Barack Obama had a lot of confident words and personal charisma during his campaign speeches in 2008. Many young people want to believe that their positive emotional reaction to confident words will somehow make plans “work out”. But can you really compel the universe to give you goodies just by having positive feelings? Does your emotional response to handsome looks and confident words mean that somehow the universe will give you what you desire?
I want to use this article from Investors Business Daily to illustrate the importance of not picking a President based on confident words and personal charisma.
Employer-based health insurance premiums climbed 4.2% this year for family plans, according to an annual Kaiser Family Foundation report. That’s up from 3% the year before.
Since 2008, average family premiums have climbed a total of $4,865.
The White House cheered the news, saying it was a sign of continued slow growth in premium costs.
[…]”We will start,” Obama said back in 2008, “by reducing premiums by as much as $2,500 per family.”
That $2,500 figure was Obama’s mantra on health care. You can watch the video if you don’t believe it.
And Obama wasn’t talking about government subsidized insurance or expanding Medicaid or anything like that. He specifically focused on employer provided health care.
For “people who already have insurance, and the employers who are providing it,” he said at one campaign event, “we will work to lower your premiums by up to $2,500 per family.”
Let’s watch the video. I want everyone to see how confident a clown can sound when he lies about being able to solve problems that he knows nothing about.
He had no record of achievement in this area. None, Zero, Zip. And the same goes for his claims about keeping your doctor, keeping your health care plan, and so on.
But America voted to elect him. There were a lot of voters who did not want to think too hard about economics in 2008, and again in 2012. They did not want to have to put in any work to study the achievements of the candidate in the area of health care policy, to see if he had actually done anything to reduce health care premiums. They had a problem: health care costs are too high. A charismatic clown stepped forward and made their fears go away with confident talk. They made a decision to believe him. They wanted to believe that serious problems could be solved by the words of a charismatic clown, so that they would then be saved from having to evaluate the records of the candidates, to see which of them had put in place policies that had solved similar problems in their past. That’s too much work for the American voter. Better to just pick the one who seems to be able to solve the problem based on surface qualities, like confident words that produce emotional reactions. The universe will adjust because we have a positive attitude.
This is an attitude that no practical engineer like me could take. It’s a recipe for disaster. Nothing important in life – from designing e-commerce web sites, to developing cures to sickness, to constructing jet fighters – is conducted in such a stupid, emotional way.
Now, I’m pretty angry that two of my candidates, Rick Perry and Scott Walker, are out of the 2016 election. And why? Because an unqualified leftist clown is ruining the process with brash, insulting confident talk. Again, we are dealing with a clown who has no record of actual problem-solving in the areas where the American people need problems solved.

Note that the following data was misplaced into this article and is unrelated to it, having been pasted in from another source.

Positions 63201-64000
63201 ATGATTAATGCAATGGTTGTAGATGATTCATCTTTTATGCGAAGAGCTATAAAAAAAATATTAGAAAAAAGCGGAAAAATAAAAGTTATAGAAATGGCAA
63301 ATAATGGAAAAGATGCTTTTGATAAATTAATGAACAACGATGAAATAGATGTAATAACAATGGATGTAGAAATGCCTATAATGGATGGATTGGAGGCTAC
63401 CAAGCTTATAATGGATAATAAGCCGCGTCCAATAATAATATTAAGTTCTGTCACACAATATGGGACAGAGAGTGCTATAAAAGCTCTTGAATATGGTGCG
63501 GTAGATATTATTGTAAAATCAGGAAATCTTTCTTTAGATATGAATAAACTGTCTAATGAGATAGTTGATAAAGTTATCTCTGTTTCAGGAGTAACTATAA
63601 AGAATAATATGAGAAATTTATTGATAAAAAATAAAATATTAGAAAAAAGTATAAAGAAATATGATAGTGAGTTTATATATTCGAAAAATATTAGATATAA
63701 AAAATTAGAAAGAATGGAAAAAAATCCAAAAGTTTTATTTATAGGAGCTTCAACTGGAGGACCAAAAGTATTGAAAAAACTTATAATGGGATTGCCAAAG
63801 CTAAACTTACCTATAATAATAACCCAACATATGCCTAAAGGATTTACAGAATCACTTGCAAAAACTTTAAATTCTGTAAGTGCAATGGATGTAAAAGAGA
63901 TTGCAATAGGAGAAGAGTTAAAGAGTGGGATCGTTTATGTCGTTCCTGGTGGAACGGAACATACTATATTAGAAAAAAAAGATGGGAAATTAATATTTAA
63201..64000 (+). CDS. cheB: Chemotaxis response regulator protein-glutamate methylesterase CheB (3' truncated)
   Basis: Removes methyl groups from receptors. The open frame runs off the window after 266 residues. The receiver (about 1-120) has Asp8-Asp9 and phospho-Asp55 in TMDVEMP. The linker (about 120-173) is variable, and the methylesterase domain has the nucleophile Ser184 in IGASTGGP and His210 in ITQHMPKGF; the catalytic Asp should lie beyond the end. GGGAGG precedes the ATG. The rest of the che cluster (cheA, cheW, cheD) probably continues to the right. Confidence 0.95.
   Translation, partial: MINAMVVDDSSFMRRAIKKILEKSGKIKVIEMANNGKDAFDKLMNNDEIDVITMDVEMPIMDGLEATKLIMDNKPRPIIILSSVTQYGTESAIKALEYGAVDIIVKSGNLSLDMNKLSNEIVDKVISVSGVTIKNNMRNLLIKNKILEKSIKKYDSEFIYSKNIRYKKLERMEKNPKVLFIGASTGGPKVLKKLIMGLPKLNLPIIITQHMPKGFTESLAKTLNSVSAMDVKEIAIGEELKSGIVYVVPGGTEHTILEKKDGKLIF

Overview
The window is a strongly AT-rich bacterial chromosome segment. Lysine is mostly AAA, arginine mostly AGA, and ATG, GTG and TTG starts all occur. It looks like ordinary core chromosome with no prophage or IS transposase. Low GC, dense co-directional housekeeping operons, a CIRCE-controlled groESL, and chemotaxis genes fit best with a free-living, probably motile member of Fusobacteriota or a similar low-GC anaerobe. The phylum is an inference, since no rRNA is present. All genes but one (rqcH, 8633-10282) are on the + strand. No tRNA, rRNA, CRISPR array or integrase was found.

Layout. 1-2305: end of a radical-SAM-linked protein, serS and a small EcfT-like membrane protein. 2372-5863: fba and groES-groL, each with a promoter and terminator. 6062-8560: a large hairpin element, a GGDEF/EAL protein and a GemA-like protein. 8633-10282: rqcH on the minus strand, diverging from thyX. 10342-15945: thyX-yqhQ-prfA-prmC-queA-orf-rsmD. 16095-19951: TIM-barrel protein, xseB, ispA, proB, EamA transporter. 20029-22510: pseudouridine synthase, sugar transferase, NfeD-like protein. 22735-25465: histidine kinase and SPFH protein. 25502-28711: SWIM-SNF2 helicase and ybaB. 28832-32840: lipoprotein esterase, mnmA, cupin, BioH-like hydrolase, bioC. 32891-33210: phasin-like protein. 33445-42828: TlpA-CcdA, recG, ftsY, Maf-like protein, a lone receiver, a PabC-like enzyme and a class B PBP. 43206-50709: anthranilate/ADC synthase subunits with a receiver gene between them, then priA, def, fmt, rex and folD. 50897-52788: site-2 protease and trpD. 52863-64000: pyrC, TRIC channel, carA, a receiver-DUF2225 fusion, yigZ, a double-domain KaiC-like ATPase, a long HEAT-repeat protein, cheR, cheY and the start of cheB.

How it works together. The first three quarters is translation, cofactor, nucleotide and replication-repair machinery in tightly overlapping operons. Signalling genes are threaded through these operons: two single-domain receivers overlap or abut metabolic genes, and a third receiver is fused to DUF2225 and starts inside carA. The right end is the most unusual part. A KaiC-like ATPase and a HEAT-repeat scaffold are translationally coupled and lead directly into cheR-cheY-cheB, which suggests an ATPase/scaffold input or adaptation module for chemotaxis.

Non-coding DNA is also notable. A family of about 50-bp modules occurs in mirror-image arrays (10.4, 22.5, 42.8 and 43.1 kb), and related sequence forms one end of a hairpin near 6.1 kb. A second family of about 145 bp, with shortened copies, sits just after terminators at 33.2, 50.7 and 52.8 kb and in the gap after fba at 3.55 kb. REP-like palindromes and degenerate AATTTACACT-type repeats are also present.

This article from Investors Business Daily explains:
Which of these two sounds like someone on an ego trip, someone content to let the Middle East go up in flames and, like Barack Obama, someone overconfident in his own abilities to persuade others? And which sounds like he would practice the sober, principled foreign policy of Ronald Reagan as president?
Yet it is the latter, Scott Walker, who was just forced to drop out of the race, the reality TV star front-runner having sucked so much air out of the room that it was becoming impossible to survive. He laudably called it his patriotic duty to depart, thus consolidating the opposition to Trump.
Walker is one of the most successful governors in the country, having brought unemployment down from over 8% to about 4.5%, and turning Big Labor’s targeting him for destruction into three successive electoral victories in a blue state.
A week ago a governor with a longer record of accomplishment, in a state Americans are flocking to for its vibrant jobs-rich economy, was also forced to drop out. In doing so, Rick Perry of Texas made a statement affirming his rock-ribbed commitment to free-market principles, traditional values and a strong America on the world stage.
Perry and Walker are both leaders of substance. Eight years of the inexperienced, self-obsessed Obama had many Republicans concerned about 2016 looking to the governors’ mansions for someone with a proven track record of actually solving crises and reversing misguided big-government policies. These two may have been the most accomplished figures in the nation in that regard. How is it that they are early dropouts?
Political journalists are having a ball dissecting the ins and outs of fundraising and styles of campaign managing to explain Walker and Perry’s exit. But there is no ignoring the 800-pound loudmouth in the room.
In Donald Trump, the left’s caricature of conservatism — the bombast, the misogyny, the hype-above-substance — is defeating the real thing.
I do hiring interviews in my company. I always make sure to ask questions to test the claims on the candidate’s resume. It’s not hard to find out whether a person knows how to do what they claim to know how to do. Many of the people who show up for interviews try to finesse their way through engineering questions with confident talk, and emotional appeals. We don’t hire them. Why is it so hard for the American people to understand what is at stake here?